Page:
Social,cultural and political philosophies play an important role in humansocieties. Through globalization, nations and societies are able toshare favorable political, cultural and social ideologies thatimprove the quality of life. The prevalence of democracy and the ruleof law in the modern world are not by default (Ghosh, 2011). has created systems, infrastructures and organizationthrough which favorable ideologies such as democracy have been spreadto different parts of the world. For example, thanks toglobalizations, global leaders are able to sit in a round table todiscuss regional and international democracy and political stability. has also resulted into the spread of major religionsin the world which have direct impacts on morality in the society. enables societies to borrow social and cultural aspectsfrom other societies, which results into improved quality of life.For example, through globalization, different societies have adoptedEnglish language as an essential means of communication. This isbeneficial because a speaker of English is able to fit in any societyaround the world. Sharing of these social, cultural and politicalideologies and philosophies have significantly improved the qualityof life throughout the world (Frank, 2009).

has improved the quality of life by increasing variety of commoditiesin the market to satisfy the needs and wants of individuals indifferent parts of the world. The greater choice enjoyed by theconsumers in the modern world is attributed to free trade which makesit easy for commodities to leave and enter a country. This resultsinto competition, which results into better quality and lower prices.For example, although Chile does not manufacture vehicles, a Chileanis able to drive a high-end Toyota SUV from Japan. People from allover the world are able to access advanced technological equipmentsand facilities from companies located in different parts of theworld. In addition to ease in movement of commodities, globalizationhas enabled the mobility of technological knowledge through ease inmovement of human resources. The resultant global exchange hasresulted into improved quality of life, although at different levels(Michael, 2013). Today, a German on holiday in South Africa is ableto drink Italian wine in the restaurant, eat French cheese, speak toa Mexican in English on an American phone, use a Chinese computer toemail his business partner in Russia and drive a Japanese vehicle.This makes life both efficient and enjoyable.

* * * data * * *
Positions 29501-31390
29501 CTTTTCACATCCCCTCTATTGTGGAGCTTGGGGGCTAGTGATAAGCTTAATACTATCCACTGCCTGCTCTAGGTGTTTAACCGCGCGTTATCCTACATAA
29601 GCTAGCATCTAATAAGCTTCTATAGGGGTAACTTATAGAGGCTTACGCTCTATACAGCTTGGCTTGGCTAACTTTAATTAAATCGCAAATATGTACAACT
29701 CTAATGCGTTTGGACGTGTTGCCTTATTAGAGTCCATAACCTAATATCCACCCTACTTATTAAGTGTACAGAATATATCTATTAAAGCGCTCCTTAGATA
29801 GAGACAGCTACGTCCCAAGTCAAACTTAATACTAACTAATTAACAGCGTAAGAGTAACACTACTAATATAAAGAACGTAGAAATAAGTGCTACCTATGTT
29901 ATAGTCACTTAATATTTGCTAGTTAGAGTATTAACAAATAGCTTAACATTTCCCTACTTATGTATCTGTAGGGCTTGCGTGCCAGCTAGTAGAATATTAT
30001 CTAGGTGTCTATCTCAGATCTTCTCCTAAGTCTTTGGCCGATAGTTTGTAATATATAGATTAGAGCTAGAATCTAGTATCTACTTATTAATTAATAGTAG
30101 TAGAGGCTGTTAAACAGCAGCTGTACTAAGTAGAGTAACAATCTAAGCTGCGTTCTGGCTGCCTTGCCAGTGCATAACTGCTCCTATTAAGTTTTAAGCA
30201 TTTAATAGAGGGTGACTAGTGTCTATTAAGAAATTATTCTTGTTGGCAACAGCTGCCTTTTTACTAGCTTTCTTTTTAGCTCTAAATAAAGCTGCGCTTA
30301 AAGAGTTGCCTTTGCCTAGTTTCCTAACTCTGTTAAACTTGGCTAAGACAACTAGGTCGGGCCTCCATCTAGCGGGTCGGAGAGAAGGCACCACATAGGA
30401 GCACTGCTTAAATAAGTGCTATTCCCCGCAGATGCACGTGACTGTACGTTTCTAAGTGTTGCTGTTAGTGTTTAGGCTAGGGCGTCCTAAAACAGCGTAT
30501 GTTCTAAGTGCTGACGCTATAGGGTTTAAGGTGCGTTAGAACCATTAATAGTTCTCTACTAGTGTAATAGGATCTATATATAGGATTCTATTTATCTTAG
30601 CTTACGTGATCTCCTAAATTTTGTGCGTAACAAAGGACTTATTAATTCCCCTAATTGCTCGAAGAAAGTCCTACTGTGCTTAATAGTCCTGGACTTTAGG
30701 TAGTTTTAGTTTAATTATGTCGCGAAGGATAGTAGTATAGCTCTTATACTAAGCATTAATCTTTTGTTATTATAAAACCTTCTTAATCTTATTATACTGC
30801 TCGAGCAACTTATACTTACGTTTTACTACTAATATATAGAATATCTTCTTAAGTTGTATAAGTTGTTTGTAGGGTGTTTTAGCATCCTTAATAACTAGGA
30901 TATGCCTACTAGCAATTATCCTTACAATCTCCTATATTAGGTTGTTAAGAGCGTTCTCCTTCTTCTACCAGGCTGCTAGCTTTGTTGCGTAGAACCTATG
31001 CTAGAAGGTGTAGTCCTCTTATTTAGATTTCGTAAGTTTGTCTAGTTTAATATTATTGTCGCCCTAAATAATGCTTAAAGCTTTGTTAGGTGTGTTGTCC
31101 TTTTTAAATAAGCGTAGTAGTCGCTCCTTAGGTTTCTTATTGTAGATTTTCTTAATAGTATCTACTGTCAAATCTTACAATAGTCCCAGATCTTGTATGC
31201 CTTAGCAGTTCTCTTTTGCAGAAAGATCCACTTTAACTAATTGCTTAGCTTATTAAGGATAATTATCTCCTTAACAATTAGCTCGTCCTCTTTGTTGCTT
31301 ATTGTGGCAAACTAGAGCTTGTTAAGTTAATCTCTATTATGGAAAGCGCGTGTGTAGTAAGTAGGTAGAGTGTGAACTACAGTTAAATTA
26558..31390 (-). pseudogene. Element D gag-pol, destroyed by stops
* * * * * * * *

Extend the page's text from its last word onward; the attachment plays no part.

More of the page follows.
Thereare controversies on whether globalization is beneficial to themodern society. is inevitable in the modern society. There are economic, social, political and cultural benefitsassociated with globalization. has resulted intoimproved quality of life through increased variety of commodities aswell as creation of wealth. Through increased interactions,globalization enables societies to share political, social andcultural ideas.

References

Bhagwati,J. (2011). In Defense of . Oxford, New York:Oxford University Press.

Frank,J. L. (2009). : the making of world society,Chichester, U.K. Malden, MA: Wiley-Blackwell.

Ghosh,B. (2011). &quotCultural Changes and Challenges in the Era ofGlobalisation.&quot Journal of Developing Societies, SAGEPublications, 27(2): 153–175.

James,P. &amp Gills, B. (2010). and Economy, Vol. 1:Global Markets and Capitalism. London: Sage Publications.

Justin,E. &amp Zachary, A. S. (2008). : a referencehandbook, Santa Barbara, Calif.: ABC-CLIO.

Michael,M. W. (2013). : what`s new, New York: ColumbiaUniversity Press.